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Boosters provide the best protection against Omicron variant, study finds


Three US studies released Friday offered more evidence that COVID-19 vaccines are standing up to the Omicron variant, at least among people who received booster shots.
They are the first large US studies to look at vaccine protection against Omicron, health officials said.
The papers echo previous research — including studies in Germany, South Africa and the UK — indicating available vaccines are less effective against Omicron than earlier versions of the coronavirus, but also that boosters significantly improve protection.
A dose of a Pfizer COVID-19 vaccine is prepared at Lurie Children's hospital, Nov. 5, 2021, in Chicago.
Three US studies released Friday offered more evidence that COVID-19 vaccines are standing up to the Omicron variant, at least among people who received booster shots. (AP Photo/Nam Y. Huh)

The first study looked at hospitalisations and emergency room and urgent care centre visits in 10 states, from August to this month.

It found vaccine effectiveness was best after three doses of the Pfizer or Moderna vaccines in preventing COVID-19-associated emergency department and urgent care visits.

Protection dropped from 94 per cent during the Delta wave to 82 per cent during the Omicron wave. Protection from just two doses was lower, especially if six months had passed since the second dose.

The second study focused on COVID-19 case and death rates in 25 states from the beginning of April through Christmas. People who were boosted had the highest protection against coronavirus infection, both during the time delta was dominant and also when omicron was taking over.

“It really shows the important of getting a booster dose,” said the CDC’s Emma Accorsi, one of the study’s authors.

Highlight the importance of getting a booster shot

This is the first real-life data to examine the effect of boosters against Omicron, which now accounts for more than 99 per cent of coronavirus cases in the United States. The studies, released Friday, raise the question of whether people with just two vaccine doses should still be considered fully vaccinated.

“I think we have to redefine fully vaccinated as three doses,” said Dr. William Schaffner, a longtime CDC vaccine adviser who was not involved with the studies.

Safeway pharmacist Ashley McGee fills a syringe with the Pfizer COVID-19 booster vaccination at a vaccination booster shot clinic on October 01, 2021 in San Rafael, California.
Safeway pharmacist Ashley McGee fills a syringe with the Pfizer COVID-19 booster vaccination at a vaccination booster shot clinic on October 01, 2021 in San Rafael, California. ( Justin Sullivan/Getty Images)

The studies have an enormous scope, involving millions of cases, hundreds of thousands of visits to emergency departments and urgent care centres, and tens of thousands of hospitalisations among adults.

Getting boosted was 90 per cent effective at preventing hospitalisations during a period in December and January when Omicron was the dominant variant, according to a CDC study that looked at nearly 88,000 hospitalisations across 10 states.

In comparison, getting two shots was 57 per cent effective when it had been at least six months past the second shot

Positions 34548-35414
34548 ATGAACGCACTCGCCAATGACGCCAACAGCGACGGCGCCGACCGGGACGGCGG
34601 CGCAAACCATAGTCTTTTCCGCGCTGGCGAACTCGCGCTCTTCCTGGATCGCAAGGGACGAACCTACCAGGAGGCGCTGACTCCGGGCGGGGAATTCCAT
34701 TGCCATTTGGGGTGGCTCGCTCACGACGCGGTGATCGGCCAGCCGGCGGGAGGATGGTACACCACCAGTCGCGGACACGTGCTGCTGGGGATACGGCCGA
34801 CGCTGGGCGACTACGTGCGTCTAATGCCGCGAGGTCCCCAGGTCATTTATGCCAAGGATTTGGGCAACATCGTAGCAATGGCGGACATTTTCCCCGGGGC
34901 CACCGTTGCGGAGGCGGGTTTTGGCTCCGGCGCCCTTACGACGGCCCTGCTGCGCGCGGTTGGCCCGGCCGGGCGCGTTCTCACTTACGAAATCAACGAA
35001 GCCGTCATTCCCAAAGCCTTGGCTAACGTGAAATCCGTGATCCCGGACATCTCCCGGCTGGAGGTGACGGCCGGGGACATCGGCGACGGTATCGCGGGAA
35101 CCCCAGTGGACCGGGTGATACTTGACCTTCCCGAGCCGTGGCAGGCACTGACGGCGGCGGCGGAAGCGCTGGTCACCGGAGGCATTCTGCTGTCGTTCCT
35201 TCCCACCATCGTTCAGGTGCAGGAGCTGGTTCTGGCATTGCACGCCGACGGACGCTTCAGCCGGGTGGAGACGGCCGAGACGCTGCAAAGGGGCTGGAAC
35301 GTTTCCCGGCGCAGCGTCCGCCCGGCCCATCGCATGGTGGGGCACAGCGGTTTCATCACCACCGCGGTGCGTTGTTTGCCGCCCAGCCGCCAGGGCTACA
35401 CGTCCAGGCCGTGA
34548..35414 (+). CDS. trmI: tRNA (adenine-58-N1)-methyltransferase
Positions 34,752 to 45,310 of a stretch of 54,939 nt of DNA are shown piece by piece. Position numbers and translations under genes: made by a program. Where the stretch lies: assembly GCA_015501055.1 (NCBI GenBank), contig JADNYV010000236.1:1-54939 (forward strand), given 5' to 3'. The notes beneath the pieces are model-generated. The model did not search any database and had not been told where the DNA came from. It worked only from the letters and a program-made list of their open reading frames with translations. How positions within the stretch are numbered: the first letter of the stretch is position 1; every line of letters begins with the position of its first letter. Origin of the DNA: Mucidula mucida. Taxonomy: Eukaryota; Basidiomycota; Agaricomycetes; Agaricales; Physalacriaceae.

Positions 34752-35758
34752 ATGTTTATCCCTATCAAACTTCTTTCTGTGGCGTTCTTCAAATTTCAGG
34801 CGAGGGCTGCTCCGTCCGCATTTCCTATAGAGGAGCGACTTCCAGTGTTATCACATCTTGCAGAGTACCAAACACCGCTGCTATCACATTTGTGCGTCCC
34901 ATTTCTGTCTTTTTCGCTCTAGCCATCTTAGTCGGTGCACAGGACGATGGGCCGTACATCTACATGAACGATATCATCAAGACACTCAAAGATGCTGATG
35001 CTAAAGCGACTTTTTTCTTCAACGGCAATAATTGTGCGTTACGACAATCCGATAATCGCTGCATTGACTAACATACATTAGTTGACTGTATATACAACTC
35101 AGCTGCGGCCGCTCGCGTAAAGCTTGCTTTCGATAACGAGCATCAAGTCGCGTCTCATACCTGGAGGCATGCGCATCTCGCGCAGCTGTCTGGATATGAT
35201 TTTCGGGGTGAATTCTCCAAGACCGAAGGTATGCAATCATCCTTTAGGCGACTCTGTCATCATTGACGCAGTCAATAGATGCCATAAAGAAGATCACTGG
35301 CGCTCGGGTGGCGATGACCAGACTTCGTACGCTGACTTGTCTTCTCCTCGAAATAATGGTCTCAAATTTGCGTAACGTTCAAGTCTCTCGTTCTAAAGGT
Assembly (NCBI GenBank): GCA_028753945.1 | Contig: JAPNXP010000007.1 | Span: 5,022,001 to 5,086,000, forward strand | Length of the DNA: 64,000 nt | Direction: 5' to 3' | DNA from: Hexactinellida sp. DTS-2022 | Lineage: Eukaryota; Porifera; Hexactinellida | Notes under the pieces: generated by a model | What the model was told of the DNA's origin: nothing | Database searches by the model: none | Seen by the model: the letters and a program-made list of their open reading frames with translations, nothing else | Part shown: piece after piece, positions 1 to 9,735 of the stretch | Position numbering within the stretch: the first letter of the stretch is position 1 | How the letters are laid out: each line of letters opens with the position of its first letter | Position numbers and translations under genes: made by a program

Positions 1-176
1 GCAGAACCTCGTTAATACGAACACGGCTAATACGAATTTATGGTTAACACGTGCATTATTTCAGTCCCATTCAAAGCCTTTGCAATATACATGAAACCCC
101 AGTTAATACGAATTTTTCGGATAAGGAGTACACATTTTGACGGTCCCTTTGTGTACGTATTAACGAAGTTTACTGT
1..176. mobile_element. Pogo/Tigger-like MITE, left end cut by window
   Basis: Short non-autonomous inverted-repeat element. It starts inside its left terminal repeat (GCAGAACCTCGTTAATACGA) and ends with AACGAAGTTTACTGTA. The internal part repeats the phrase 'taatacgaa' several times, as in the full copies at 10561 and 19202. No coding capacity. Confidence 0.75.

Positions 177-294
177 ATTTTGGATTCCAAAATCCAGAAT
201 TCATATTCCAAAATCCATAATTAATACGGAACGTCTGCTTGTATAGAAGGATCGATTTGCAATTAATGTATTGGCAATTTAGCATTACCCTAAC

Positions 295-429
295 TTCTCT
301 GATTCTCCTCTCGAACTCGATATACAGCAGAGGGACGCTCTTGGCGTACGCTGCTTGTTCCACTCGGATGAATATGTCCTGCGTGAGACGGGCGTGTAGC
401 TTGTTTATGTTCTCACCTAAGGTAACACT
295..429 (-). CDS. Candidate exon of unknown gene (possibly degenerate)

Getting boosted was 82 per cent effective at preventing visits to emergency rooms and urgent care centres, according to the study, which looked at more than 200,000 visits in 10 states.

In comparison, getting two shots was only 38 per cent effective at preventing those visits when it had been at least six months past the second shot.

COVID-positive people with difficulty breathing should call an ambulance.
Getting boosted was 90 per cent effective at preventing hospitalisations during a period in December and January when Omicron was the dominant variant, according to a CDC study that looked at nearly 88,000 hospitalisations across 10 states. (9News)

“I think it’s the third dose that really gives you the solid, the very best protection,” Schaffner said.

That study was published Friday in the CDC’s Morbidity and Mortality Weekly Report. A second study, also published in Friday’s MMWR, concluded that people with three shots were less likely to get infected with Omicron.

Looking at data from 25 state and local health departments, the CDC researchers found that among those who were boosted, there were 149 cases per 100,000 people on average each week. For those who had only two doses, it was 255 cases per 100,000 people.

A third study, published in the medical journal JAMA, showed that having a booster helped prevent people from becoming ill with Omicron. That study of just over 13,000 US Omicron cases found that the odds of developing a symptomatic infection were 66 per cent lower for people who were boosted compared to those who had only received two shots.

All three studies found that unvaccinated people faced the highest risks of becoming sick with COVID-19.

All three studies found that unvaccinated people faced the highest risks of becoming sick with COVID-19 (Photo: LA, September 2021) (AP)

The CDC currently says a person is considered fully vaccinated after they’ve received their primary COVID-19 vaccines — two weeks after receiving their second dose of an mRNA vaccine, or two weeks after their first dose of the Johnson & Johnson vaccine. Booster doses are recommended for everyone age 12 and older, five months after their primary vaccination series.

Less than half of those eligible to receive booster shots have gotten one, and only about a quarter of the total US population is fully vaccinated and boosted, according to CDC data.

Nearly 20 per cent of the US population eligible to be vaccinated — those age 5 and older — has not received any dose of COVID-19 vaccine.



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